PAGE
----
The Head Gardener at Rhodes House, Neil Wigfield is to be congratulated on his fourth gold medal in the 'Oxford in Bloom' competition. Below is his account of what it takes to create such a stunning outdoor space, which is enjoyed by Scholars and staff alike.
The Victorian plants woman, Gertrude Jekyll, famously designed gardens with borders that flowered at different times of the year. After 4 to 6 weeks of flowers, the area would be ‘abandoned’, and guests were escorted to another part of the ‘Estate’ to the next flowering area. In contrast, the gardens at Rhodes House have to be in flower from the 1stsnowdrops of February, to the last Cyclamens and Nerines of November.
The ‘Oxford in Bloom Awards’are judged on how the garden appears on a single visit, on one single day, at an unspecified date ‘sometime in midsummer’. The challenge is to bring months (and years) of planning, sowing and growing together, whilst allowing for innumerable variables from climate, humans and animals…and hope that it all comes together on the day.
After a challenging summer, with the wettest June since records began, where plants grew tall and lush and promptly keeled over to be eaten by an army of slugs and snails…followed by six weeks of drought and heatwave, as temperatures topped 35oc and the wilting of plants was matched only by the wilting of the Gardener…where squirrels, pigeons and a surfeit of Marquees combined to kill the lawns, and a fox decided that the very best place to sunbathe was to curl-up on top of the large planters full of delicate flowers….where the ‘white themed planting’ of the Giants Grave turned pink, and the seeds promising ‘six foot white Summer Daisies’ produced two foot high yellow acrid smelling weeds….after all this, it really was a surprise to be awarded ‘Most Outstanding Floral Display by a College or University’.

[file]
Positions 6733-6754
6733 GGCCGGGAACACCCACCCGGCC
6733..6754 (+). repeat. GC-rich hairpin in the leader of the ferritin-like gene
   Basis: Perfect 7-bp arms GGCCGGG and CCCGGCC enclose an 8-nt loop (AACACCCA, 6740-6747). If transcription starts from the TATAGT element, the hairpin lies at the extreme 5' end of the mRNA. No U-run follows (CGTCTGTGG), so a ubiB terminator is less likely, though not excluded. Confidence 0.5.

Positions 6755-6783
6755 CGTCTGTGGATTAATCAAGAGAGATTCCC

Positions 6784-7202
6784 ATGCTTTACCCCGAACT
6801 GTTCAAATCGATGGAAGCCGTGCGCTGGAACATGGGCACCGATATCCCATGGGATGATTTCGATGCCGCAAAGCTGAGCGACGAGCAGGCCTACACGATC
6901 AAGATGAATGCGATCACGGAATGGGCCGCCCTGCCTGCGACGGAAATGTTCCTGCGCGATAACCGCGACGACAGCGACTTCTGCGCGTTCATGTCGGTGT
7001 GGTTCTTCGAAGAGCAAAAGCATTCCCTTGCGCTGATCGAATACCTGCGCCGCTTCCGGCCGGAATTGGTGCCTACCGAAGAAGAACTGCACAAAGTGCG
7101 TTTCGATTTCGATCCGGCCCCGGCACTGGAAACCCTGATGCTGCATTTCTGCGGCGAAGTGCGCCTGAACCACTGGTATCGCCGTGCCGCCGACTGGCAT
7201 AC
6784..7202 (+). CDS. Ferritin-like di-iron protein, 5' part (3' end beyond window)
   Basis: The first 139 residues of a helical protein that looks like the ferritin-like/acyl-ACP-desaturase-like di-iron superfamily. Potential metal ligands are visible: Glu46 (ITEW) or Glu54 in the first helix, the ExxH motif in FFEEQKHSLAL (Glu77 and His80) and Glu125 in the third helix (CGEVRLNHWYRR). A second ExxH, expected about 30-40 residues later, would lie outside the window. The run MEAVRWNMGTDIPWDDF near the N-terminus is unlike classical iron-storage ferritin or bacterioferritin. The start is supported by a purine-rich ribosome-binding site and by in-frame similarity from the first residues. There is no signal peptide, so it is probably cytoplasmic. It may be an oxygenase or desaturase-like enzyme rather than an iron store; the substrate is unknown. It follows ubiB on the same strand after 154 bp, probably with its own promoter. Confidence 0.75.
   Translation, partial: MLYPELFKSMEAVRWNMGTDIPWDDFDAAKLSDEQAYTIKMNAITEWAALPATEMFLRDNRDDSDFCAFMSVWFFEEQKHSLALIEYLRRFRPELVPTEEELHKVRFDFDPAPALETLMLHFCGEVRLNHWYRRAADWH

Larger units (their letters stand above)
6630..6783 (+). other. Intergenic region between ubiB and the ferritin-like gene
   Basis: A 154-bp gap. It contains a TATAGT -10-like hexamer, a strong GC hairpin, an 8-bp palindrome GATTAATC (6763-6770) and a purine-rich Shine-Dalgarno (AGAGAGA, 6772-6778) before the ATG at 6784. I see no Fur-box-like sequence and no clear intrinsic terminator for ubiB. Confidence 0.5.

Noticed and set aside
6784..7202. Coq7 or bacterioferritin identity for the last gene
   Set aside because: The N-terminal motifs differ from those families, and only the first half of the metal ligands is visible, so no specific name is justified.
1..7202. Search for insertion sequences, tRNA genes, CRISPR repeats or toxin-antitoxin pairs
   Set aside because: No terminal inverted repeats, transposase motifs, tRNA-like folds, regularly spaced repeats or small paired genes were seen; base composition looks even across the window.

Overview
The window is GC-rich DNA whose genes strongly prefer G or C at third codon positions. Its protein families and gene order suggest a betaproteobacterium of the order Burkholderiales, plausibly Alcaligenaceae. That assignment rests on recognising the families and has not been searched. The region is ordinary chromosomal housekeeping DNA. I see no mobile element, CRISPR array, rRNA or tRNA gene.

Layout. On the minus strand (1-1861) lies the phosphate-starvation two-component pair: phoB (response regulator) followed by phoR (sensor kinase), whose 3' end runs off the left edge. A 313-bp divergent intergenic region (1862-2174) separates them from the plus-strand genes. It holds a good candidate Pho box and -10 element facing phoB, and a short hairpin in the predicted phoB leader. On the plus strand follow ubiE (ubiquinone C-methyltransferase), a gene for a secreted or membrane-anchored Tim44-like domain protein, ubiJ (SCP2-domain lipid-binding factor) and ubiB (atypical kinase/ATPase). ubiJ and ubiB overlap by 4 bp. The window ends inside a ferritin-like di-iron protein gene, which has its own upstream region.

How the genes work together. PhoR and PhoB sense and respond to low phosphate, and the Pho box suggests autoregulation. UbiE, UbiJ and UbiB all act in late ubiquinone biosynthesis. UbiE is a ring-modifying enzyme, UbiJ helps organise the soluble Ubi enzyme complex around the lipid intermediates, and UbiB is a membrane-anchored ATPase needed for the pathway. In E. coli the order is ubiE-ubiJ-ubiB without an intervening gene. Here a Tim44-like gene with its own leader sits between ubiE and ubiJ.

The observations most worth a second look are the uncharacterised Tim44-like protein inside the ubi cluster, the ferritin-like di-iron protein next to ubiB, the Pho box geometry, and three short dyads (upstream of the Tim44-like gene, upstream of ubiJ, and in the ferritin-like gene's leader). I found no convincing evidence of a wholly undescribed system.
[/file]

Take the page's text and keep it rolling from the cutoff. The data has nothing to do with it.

The judges were particularly taken by the use of grasses and mature tender perennials, such as Abutalons, Bananas, Gingers and Sparmania, all of which are lifted for the winter and grown in heated greenhouses. Of the 74 varieties of plants grown from seed this year, 34 were new to the garden, with the use of variegated Persicaria Orientalis, Tithoinia and Cosmos being of particular note. The judges also commented on the replanting of the Wardens Garden, with the introduction of later flowering perennial sunflower varieties and Rudbeckias amongst more naturalistic umbelliferous ‘Cow Parsley’ and Angelicas. There was also favourable feedback on the introduction of several new deep purple sedums and Salvias to the Giant’s Grave area, and the use of over 40 pots and planters in a theme of pink and white with silver foliage.
Particular personal achievements this year include successfully growing Guava plants from seeds collected from an inexpertly made smoothie, and growing Dracunculus vulgaris, an aroid whose dramatic flowers ‘have the scent of rotting flesh’ to attract pollinating flies.